Bad timing

 作者:阳盐钚     |      日期:2019-03-08 06:20:07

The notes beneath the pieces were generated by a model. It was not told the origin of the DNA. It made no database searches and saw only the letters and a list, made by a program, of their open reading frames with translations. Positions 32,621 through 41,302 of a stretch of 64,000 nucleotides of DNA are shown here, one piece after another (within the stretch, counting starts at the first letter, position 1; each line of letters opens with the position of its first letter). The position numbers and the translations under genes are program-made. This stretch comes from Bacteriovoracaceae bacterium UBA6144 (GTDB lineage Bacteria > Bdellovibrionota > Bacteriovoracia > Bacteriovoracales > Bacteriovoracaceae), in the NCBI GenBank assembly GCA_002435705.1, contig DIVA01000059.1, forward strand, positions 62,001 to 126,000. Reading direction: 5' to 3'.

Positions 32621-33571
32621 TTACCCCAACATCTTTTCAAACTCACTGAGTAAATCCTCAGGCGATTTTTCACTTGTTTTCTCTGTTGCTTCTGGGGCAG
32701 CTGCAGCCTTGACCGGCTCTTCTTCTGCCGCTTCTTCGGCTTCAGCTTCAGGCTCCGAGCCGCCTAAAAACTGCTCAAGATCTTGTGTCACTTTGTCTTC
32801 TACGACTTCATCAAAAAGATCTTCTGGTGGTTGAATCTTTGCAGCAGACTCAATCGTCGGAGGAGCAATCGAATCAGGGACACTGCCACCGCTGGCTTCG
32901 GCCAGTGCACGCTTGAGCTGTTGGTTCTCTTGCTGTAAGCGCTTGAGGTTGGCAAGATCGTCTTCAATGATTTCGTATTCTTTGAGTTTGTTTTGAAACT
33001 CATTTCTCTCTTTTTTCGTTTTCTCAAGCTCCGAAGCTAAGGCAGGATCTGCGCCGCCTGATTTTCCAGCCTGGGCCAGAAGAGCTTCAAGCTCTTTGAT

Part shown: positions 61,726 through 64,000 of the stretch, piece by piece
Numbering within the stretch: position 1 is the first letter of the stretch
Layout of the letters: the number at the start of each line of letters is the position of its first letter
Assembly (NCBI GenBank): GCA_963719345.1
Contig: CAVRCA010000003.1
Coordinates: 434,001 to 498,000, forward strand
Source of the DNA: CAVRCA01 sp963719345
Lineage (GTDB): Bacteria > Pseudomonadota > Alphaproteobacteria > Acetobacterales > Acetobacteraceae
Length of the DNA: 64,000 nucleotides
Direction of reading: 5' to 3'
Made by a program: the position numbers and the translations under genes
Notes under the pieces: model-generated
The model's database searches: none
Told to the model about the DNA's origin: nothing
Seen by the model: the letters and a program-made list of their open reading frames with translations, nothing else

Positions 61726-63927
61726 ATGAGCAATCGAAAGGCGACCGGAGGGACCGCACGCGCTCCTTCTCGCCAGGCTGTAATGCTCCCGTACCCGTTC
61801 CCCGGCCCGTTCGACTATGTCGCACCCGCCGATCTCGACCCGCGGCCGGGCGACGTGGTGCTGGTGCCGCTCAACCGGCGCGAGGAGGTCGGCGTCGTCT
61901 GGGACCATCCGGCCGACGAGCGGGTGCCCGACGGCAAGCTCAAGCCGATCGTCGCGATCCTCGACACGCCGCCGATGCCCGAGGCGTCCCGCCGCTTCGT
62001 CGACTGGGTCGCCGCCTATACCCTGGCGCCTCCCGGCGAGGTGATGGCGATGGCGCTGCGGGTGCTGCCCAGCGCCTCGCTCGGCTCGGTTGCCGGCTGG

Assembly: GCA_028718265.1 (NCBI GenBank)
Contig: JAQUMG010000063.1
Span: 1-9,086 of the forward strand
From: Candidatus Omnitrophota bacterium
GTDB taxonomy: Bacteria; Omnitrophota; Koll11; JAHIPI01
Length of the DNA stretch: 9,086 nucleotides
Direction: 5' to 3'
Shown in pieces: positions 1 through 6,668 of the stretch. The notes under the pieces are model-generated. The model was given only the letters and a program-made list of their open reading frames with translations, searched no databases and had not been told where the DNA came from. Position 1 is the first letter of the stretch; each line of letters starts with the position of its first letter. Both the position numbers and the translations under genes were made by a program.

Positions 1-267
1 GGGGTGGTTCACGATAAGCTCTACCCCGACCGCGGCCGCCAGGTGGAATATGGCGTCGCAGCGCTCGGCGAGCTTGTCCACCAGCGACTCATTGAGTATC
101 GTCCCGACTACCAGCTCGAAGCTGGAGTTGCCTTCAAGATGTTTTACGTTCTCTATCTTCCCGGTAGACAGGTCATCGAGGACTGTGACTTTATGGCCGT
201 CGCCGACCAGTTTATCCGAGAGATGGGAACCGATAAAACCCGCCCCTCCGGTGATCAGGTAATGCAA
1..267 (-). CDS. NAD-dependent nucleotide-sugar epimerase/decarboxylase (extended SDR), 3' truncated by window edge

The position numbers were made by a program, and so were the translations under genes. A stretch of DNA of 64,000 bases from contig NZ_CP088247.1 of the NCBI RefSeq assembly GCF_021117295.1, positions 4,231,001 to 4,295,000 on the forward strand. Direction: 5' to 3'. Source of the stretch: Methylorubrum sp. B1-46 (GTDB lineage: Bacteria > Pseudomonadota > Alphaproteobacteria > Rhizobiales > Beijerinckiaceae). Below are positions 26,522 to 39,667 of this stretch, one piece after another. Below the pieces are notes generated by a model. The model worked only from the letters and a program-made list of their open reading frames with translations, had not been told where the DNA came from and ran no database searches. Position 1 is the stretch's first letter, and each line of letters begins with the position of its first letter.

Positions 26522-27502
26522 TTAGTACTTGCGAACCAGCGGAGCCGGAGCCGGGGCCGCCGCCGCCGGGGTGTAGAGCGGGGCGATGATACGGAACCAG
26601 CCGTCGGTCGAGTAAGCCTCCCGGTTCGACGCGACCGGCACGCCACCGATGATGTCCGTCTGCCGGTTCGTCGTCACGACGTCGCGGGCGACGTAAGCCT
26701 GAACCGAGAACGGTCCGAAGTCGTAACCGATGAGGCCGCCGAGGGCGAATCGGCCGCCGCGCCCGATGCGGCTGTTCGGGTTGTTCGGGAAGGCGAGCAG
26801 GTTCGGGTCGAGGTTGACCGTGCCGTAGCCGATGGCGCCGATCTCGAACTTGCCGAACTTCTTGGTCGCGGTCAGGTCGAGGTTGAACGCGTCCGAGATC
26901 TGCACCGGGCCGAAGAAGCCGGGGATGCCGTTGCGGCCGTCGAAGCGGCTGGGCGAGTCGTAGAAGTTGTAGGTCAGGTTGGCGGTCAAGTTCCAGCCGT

By Barry Fox A BUG in the BBC’s teletext system has been stopping some newer VCRs from taping TV programmes since the start of British Summer Time on 28 March. And the BBC’s engineers are still not sure what has gone wrong. Modern VCRs use a system called Programme Delivery Control which looks for marker signals at the beginning and end of each programme. This lets the VCR delay taping of a programme if it starts later than the advertised time, so the VCR does not cut out before the end. For PDC to work, the VCR’s clock must match the time used by the broadcaster to add PDC markers. So the teletext time signal is used to adjust the VCR’s clock at regular intervals. But the BBC recently altered its teletext system so that 12 regions round the UK can broadcast local news. Each region was given its own clock generator, which works to Greenwich Mean Time, and moves the time by an hour when BST starts. Unfortunately, some regions made the shift at midnight, and some before or after. So the real time, date and PDC time are no longer synchronised and the VCR either tapes the wrong programme, or nothing at all. The problem persists until the VCR readjusts its time, which may be hours later. Different VCRs behave in different ways and some regions, such as Wales, suffer while others, including London,